|follow us on twitter||Follow @intolegalworld|
Article 12 of the Constitution reads as under;
“In this part unless the context otherwise requires “the State” includes the (1) Government and Parliament of India and the (2) Government and the legislature of each State or (3) all Local or (4) other authorities within the territory of India or under the control of the Government of India.”
The restrictive interpretation of principle of ejusdem generis was mentioned in University of Madras v. Shantha Bai, [AIR 1954 Mad 67], the Madras High Court held that other authorities could only indicate authorities of a like nature i.e, ejusdem generis. So construed, it could only mean authorities exercising Governmental or Sovereign function. This restrictive interpretation of Madras High Court was rejected by the Supreme Court in Ujjambai v. State of U.P. [AIR 1962 SC 1621]. It was held that ejjusdem generis rule could not be resorted in interpreting this expression as there is no common genus running through these named bodies in Article 12 nor can these bodies be so placed in one single category or any rational basis.
In Electricity Board Rajasthan v. Mohan Lal, [AIR 1967 SC 1857], a narrow interpretation was done by the Supreme Court in earlier cases was refuted.
The modern concept of State given by Justice Matthew was finally summarised by Justice P.N. Bhagwati in R.D. Shetty v. Airport Authority, [AIR 1979 SC 1628], where is was held that if a body is an agency or instrumentality of Government it may be an “authority” within the meaning of Article 12 whether it is a statutory corporation, a Government Company or even a registered Society. the Court laid down the following tests for determining whether a body is an agency or instrumentality of the Government.
- Financial resources of the State in the chief funding source.
- Existence of deep and pervasive State control.
- Functional character being governmental in essence i.e, if the functions of the corporation are of public importance and closely related to governmental function.
- If a department of government is transferred to a Corporation.
- Whether the corporation enjoys monopoly status which is State conferred or State protected.
The Court said these tests are not conclusive but illustrative only and will have to be used with care and caution.
Some landmark judgment in defining State under Article 12 of the Constitution of India
In Ajay Hasia v. Khalid Mujib [AIR 1981 SC 487], it was held that a society registered under the Societies Registration Act, 1898 is an agency or instrumentality of the State and hence a State within the meaning of Article 12.
In M.C. Mehta v. Union of India [AIR 1987 SC 1086], without deciding the question, finally in an unanimous opinion of the Supreme Court, Chief Justice P.N. Bhagwati has advanced, strong arguments for including the non-government companies within the meaning of “State”, if for reasons of State control of registration & the kind of public function they are performing satisfy the test of being an instrumentality or agency of the Government. Article 12 should not be stretched so as to bring in every autonomous body which has some nexus with the Government within the sweep of the expression “state”.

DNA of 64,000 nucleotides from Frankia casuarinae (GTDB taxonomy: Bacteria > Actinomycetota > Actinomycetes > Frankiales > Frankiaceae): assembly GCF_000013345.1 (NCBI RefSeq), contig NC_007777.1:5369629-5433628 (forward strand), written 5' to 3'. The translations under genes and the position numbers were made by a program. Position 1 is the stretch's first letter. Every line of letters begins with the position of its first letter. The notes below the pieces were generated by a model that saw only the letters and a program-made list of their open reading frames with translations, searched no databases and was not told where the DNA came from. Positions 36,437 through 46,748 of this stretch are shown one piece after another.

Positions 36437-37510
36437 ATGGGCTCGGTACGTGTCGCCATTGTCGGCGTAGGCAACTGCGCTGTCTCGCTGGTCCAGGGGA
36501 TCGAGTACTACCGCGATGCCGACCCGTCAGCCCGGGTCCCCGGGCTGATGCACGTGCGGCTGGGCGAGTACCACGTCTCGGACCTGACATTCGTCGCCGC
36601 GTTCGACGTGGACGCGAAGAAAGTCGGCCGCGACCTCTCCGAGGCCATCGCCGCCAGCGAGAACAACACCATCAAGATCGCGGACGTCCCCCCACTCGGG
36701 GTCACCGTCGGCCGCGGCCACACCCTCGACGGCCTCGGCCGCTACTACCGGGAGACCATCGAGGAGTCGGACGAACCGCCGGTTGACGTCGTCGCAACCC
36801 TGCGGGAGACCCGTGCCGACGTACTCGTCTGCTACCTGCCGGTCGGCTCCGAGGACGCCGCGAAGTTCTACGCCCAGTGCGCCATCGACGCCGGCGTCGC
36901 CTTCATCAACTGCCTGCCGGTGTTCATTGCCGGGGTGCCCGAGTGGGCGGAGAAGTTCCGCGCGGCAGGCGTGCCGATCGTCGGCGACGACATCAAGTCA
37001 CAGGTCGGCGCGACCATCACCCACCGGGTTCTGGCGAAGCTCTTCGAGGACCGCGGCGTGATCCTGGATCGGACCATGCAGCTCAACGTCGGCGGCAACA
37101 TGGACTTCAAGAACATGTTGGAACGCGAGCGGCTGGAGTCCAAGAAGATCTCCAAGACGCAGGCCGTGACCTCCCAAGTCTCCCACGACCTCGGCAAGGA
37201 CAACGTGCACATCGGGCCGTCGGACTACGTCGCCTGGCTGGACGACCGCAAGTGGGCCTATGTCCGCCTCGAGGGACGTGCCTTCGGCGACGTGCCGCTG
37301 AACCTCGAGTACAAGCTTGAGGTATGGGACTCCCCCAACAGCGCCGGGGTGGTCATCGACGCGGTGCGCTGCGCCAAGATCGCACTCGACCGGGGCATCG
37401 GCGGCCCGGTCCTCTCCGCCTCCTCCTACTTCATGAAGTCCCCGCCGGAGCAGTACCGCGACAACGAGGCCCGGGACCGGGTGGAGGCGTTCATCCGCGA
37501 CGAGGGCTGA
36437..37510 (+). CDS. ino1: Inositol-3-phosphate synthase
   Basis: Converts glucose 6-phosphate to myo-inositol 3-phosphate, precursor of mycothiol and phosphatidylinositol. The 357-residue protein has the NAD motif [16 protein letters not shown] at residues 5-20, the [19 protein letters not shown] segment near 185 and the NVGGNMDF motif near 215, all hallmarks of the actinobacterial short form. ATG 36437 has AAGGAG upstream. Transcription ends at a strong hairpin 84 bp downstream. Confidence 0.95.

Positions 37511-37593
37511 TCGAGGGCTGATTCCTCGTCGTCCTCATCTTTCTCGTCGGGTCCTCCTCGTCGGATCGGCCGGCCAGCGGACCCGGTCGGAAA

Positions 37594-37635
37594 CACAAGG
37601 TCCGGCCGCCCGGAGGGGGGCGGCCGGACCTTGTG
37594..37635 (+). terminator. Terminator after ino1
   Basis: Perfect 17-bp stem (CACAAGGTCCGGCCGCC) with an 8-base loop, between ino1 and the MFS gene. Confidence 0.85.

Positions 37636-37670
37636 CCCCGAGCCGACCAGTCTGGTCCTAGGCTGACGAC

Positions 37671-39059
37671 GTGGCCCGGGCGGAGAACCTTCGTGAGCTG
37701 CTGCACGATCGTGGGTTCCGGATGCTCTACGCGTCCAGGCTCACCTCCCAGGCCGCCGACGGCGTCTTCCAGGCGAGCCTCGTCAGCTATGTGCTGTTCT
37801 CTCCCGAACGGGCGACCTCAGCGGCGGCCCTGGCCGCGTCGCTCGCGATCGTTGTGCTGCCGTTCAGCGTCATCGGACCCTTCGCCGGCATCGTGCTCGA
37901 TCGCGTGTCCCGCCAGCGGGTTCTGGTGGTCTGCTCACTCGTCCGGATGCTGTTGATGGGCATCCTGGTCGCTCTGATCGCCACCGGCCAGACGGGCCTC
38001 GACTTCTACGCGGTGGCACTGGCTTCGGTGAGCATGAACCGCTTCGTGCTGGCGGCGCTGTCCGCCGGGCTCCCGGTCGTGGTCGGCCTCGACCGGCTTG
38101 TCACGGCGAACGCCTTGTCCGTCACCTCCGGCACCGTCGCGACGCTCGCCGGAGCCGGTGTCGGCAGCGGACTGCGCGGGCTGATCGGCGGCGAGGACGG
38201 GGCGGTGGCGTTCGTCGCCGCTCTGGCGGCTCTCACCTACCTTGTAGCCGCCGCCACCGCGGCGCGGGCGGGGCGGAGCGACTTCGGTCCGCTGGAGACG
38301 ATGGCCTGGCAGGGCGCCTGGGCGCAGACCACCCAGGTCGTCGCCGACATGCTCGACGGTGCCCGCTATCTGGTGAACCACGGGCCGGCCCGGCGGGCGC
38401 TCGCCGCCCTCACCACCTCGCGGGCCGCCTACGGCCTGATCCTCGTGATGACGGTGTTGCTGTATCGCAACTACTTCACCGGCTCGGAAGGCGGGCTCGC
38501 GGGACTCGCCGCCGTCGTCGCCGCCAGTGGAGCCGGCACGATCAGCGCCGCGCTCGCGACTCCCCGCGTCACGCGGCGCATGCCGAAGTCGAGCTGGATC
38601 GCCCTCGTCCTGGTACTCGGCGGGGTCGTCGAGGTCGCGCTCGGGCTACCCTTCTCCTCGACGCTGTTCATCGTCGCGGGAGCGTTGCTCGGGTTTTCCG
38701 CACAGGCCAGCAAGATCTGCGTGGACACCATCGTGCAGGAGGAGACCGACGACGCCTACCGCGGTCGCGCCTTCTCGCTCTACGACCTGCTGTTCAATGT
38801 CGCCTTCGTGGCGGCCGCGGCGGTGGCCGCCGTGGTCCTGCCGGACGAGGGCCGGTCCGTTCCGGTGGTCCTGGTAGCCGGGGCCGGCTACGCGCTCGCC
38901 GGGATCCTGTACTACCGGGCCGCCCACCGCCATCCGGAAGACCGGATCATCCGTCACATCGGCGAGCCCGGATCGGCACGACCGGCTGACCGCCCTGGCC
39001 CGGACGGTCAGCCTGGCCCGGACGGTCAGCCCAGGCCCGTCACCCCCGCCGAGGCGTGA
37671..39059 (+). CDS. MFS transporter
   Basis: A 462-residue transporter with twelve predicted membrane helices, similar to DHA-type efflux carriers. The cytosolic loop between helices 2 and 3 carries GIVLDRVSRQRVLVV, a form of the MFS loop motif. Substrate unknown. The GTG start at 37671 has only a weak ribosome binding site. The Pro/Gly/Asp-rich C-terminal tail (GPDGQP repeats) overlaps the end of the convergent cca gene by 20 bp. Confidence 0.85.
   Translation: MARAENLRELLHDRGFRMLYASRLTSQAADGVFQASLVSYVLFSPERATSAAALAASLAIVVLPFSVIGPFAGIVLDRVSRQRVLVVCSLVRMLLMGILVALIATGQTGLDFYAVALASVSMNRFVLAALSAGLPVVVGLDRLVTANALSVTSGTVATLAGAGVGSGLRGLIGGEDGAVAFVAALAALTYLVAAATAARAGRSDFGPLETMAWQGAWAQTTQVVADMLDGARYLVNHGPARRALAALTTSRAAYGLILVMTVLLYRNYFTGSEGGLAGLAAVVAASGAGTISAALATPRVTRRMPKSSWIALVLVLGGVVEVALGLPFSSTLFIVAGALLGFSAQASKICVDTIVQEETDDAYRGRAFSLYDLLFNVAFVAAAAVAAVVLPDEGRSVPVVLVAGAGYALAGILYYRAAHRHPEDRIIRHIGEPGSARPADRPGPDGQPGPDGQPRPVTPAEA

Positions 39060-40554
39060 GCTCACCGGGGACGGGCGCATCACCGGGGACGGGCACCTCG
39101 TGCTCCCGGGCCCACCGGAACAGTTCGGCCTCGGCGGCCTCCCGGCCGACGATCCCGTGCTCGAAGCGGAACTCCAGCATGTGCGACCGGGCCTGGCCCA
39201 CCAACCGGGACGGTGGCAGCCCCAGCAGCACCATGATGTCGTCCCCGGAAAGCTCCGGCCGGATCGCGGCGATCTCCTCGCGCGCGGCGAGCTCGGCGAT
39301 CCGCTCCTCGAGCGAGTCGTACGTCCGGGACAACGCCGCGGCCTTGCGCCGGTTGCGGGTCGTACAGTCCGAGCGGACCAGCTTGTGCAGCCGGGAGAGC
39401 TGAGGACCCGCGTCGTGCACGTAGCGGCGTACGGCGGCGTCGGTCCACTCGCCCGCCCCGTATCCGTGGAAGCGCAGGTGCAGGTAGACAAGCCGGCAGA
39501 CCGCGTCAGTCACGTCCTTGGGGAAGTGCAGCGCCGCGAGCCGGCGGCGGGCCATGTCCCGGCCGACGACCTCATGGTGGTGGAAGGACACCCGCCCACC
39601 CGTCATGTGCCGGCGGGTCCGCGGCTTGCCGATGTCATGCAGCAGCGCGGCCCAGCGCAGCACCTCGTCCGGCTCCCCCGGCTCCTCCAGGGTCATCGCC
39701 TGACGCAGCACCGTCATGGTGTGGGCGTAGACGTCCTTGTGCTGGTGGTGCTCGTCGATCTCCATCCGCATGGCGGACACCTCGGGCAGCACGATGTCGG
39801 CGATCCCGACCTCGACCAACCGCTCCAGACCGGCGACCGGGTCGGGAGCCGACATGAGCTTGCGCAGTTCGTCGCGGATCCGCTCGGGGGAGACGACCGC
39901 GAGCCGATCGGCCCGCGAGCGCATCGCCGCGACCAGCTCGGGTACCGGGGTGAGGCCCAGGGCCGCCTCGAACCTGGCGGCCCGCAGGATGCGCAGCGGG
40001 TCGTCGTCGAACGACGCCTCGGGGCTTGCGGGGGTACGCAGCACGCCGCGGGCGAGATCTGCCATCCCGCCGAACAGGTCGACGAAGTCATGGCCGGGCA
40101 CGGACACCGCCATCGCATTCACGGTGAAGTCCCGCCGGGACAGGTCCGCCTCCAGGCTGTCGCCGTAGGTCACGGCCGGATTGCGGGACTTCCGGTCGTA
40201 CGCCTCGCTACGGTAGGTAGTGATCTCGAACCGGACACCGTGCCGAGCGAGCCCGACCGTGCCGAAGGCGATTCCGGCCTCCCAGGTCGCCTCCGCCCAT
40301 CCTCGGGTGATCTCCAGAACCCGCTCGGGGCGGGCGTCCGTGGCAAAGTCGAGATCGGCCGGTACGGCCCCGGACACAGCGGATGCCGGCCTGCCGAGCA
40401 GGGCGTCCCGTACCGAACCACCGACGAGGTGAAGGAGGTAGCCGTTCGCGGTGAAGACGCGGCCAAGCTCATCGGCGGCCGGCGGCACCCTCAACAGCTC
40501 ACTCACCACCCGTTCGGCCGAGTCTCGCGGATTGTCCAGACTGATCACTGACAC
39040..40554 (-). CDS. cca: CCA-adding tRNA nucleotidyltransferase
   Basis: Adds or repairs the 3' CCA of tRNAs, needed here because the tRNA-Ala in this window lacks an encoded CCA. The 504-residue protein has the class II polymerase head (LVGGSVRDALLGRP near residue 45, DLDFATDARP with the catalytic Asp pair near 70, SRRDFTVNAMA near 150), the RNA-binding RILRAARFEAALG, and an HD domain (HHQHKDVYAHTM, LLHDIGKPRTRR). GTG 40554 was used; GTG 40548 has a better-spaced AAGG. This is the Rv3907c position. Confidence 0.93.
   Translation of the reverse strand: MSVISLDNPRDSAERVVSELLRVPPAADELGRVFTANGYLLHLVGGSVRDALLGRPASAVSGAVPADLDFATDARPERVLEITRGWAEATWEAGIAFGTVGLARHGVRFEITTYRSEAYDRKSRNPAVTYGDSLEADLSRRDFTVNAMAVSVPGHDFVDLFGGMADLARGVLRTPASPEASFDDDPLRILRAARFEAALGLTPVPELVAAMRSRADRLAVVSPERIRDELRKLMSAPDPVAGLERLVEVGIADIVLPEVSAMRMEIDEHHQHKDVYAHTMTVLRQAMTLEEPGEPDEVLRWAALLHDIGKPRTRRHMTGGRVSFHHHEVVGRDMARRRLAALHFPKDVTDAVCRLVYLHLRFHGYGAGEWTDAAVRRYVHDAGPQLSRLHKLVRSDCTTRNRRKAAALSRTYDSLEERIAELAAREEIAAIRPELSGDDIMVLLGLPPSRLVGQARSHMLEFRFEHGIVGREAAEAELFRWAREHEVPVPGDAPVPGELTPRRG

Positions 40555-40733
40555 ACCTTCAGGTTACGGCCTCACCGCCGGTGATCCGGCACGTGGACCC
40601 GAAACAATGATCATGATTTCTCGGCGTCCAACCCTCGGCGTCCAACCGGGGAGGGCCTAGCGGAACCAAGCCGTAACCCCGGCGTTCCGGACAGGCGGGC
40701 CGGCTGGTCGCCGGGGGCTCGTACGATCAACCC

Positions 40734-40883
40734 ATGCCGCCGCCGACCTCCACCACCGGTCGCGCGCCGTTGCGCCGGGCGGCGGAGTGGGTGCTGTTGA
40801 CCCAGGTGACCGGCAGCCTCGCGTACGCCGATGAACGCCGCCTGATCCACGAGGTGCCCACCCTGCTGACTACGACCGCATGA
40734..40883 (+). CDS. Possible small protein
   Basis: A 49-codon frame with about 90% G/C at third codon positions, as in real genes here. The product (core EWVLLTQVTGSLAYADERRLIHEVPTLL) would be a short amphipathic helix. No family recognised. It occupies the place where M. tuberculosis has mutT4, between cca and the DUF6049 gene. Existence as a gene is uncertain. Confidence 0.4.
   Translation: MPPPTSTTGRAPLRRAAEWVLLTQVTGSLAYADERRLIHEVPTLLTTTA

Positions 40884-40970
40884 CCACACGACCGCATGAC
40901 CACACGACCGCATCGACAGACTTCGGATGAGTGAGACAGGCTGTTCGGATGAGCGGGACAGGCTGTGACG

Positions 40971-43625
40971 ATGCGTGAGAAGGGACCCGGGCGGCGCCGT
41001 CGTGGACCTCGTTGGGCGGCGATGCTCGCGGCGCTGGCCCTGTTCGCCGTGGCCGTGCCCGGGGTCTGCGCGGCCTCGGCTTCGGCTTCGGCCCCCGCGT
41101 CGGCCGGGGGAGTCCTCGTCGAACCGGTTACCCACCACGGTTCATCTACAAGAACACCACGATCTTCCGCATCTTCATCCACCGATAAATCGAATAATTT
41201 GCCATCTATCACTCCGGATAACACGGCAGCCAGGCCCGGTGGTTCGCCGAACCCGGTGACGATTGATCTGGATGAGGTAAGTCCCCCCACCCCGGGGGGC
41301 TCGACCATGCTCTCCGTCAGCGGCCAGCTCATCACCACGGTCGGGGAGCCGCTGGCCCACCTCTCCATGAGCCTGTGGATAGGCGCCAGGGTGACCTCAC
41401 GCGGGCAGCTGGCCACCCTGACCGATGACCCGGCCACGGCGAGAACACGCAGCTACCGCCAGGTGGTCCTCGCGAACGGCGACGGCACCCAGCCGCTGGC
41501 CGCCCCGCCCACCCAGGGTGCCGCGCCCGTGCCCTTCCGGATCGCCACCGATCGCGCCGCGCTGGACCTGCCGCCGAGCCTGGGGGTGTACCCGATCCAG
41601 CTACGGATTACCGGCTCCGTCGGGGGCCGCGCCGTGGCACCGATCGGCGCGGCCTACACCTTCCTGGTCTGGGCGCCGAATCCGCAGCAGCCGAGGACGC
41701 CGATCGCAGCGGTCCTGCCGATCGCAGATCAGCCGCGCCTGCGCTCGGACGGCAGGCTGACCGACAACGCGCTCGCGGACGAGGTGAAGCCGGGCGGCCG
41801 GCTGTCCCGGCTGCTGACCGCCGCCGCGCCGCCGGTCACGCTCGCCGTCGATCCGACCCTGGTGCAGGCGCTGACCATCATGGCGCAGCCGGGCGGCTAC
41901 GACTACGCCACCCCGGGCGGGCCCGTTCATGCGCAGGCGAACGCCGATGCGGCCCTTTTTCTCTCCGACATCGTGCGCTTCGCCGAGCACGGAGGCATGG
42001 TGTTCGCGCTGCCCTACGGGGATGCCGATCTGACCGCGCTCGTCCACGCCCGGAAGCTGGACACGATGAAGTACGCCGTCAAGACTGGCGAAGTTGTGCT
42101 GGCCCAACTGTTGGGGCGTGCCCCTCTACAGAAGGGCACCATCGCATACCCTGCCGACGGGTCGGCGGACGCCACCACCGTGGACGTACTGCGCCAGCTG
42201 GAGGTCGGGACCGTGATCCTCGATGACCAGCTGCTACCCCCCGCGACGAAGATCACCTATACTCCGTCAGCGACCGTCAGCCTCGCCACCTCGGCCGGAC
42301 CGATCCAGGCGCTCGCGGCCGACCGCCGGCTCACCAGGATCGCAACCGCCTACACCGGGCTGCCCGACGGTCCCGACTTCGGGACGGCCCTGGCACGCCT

In Lt. Governor Delhi v. V.K. Sodhi [(2007) 10 SCALE 41], it was held that the entity which is under Article 12 does not become the State Government. The employees of such body are not holders of civil post or employees of the State Government.
In Pradeep Kumar Biswas v. Indian Institute of Chemical biology, the seven Judge Bench by majority 5:2 overruled Sabhajit tewary case relying upon the instrumentality or agency test formulated in Ajay Hasia, the Court observed as under;
“Not a rigid set of principles so that if a body falls within any one of them it must, ex hypothesis, be considered to be a State within the meaning of Article 12. The question in each case would be, whether in the light of the cumulative facts as established, the body is financially, functionally and administrative dominated by or under the control of the Government. Such control must be particular to the body in question and must be pervasive. If this is found then the body is a State within the Article 12. On the Other hand, when the control is merely regulatory whether under or otherwise, it would not serve to make the body a State.’
In Rajasthan SEB v. Mohan Lal and Sukhdev Sinngh v. Bhagat ram Sardar Singh Raghuvanshi, the Supreme Court noticing the socio-economic policy of the country thought it fit to expand the term “other authorities” to include bodies other than statutory bodies. The development of law of judicial interpretation culminated in the judgment of the seven Judge Bench in the case of Pradeep Kumar Bishwas case. it has also been noted that in the meantime the socio-economic policy of the Government has changed and the State is today distancing itself from commercial activities and concentrating on governance rather than on business. Therefore, the situation prevailing at the time of Sukhdev Singh case is not in existence at least for the time being. It shall be borne in mind that in a democracy there is a dividing line between a State enterprise and a non-state enterprise, which is distinct, and the judiciary should not be an instrumental to erase the said dividing line unless required.